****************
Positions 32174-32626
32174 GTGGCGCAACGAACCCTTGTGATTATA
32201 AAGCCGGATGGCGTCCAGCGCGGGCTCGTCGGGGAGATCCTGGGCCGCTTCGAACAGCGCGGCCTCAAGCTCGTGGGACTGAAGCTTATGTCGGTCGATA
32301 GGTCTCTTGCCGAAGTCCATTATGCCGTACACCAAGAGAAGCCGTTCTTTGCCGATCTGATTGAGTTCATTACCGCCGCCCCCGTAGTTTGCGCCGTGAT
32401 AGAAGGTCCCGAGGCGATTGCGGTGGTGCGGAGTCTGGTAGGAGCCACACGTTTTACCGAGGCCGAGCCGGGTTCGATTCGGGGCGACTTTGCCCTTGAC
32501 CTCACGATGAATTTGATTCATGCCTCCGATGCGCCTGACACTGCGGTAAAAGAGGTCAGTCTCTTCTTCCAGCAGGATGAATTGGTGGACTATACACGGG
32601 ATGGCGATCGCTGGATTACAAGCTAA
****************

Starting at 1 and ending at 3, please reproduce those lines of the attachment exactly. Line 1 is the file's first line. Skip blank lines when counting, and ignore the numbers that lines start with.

Positions 32174-32626
32174 GTGGCGCAACGAACCCTTGTGATTATA
32201 AAGCCGGATGGCGTCCAGCGCGGGCTCGTCGGGGAGATCCTGGGCCGCTTCGAACAGCGCGGCCTCAAGCTCGTGGGACTGAAGCTTATGTCGGTCGATA